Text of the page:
The positives that can be taken out of the White Sox series are that the starters looked good, and the offense (behind Le Pronque and the Stick, who is officially out of his slump) kept the pressure on the White Sox.

But, just when you think the WHOLE team is coming around, something else falls apart.
In this case, it’s the bullpen.

The only settled portion of the bullpen, right now, consists of Wickman closing and Betancourt setting up. Beyond that, you have a struggling Cabrera, an absolute train wreck in Davis, two rookies with 28 2/3 career between them (Carmona and Perez), and Mr. Nitroglycerine himself (because he doesn’t just pour gas on the fire, he causes explosions), Billy Mota.

Help, though, is unlikely to come through trades, so expect the shuttles between Buffalo and Cleveland (and maybe Akron) to start running more frequently until the right mix of arms is found.

Apparently, Tom Hamilton intimated that changes are afoot on the roster (I didn’t hear…I was busy listening to Jon Miller and Joe Morgan argue about what the Donkey’s name in “Shrek” was – it was Donkey and has nothing to do with Travis Hafner’s nickname), and the off day before the Yankees series could provide the day to do just that.

The Yankees are reeling too, as they’ve lost 4 straight, so they’ll come out hungry.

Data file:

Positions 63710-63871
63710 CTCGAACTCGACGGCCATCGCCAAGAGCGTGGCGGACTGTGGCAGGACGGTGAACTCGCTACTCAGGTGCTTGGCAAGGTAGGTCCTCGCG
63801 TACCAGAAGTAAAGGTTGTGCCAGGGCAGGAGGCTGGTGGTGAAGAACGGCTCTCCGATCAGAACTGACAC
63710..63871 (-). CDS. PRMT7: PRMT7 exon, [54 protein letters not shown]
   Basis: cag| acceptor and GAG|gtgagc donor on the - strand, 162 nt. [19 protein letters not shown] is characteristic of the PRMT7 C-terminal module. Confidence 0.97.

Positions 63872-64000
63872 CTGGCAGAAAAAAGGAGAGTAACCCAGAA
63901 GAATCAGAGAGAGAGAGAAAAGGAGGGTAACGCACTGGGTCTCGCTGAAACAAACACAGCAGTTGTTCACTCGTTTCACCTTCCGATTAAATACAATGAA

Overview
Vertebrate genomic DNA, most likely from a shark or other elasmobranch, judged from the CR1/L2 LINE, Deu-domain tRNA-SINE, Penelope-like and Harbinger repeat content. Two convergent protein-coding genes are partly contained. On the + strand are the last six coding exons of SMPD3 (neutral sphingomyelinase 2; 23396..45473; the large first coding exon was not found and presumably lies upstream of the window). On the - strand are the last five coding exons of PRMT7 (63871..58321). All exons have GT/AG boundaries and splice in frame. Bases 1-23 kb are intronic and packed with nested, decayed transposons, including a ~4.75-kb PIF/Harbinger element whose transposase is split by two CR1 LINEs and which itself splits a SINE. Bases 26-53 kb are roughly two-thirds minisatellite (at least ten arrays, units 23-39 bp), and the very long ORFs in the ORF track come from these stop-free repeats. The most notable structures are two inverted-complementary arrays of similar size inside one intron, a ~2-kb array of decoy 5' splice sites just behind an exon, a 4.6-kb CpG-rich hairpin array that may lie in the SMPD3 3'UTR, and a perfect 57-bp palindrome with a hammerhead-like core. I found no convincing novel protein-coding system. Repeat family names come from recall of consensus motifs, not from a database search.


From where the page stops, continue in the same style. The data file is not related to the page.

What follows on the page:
Byrd and Wang (rhymes with Dong, as in Long Duck) go tomorrow. The Saturday afternoon confrontation didn’t affect Wickman adversely. Let’s hope the same is true for Byrd.

On a related note, for those looking for a good summer read, Terry Pluto has written a phenomenal book, “Dealing”, that takes a look at the Indians of the past 10 years, from the sale of the Indians from Dick Jacobs to the Dolans, right up to the Crisp-Marte deal.
It’s a quick read (it was the first book I’ve read in one sitting, probably since high school) and balances insight, emotion, and sensibility the way that Pluto does so adroitly.

I’ll start to sprinkle in some of the nuggets from “Dealing” to try to tantalize you (if you read this blog, you would enjoy it) to making the purchase. Here’s the Amazon link.

100 games to go. The Tribe will have to play at a .600 clip to get to 90 wins, .700 to get to 100.

Here’s a surprise, Mr. Glass-Half-Full here thinks they’ll fall somewhere between those two numbers and will make the end of September exciting again.

Sunday, June 11, 2006

Lazy Sunday in the Squared Circle

How’s this for a pulse in the locker room? It seems Wickman and Byrd went head to head after Saturday’s game, complete with a challenge to “take it outside”?

Couldn't they at least wait until Larry Merchant was available for his phenomenal commentary, and not covering a Tarver-Hopkins fight?

I don't even know what the stand-off between the veteran pitchers means, other than that the temperature is rising in the Tribe locker room, with the boiling point not too far away.

It could mean that there's not a definitive leader in this locker room and two players who feel that they could (or should) be leaders are at odds on how to pull the Tribe out of this funk.

Wedgie, that was your pager that just went off.

Since it's Sunday, it's time to take it around the horn:
Terry Pluto opens the mailbag and tries to answer some of the frustration that is simmering to the surface.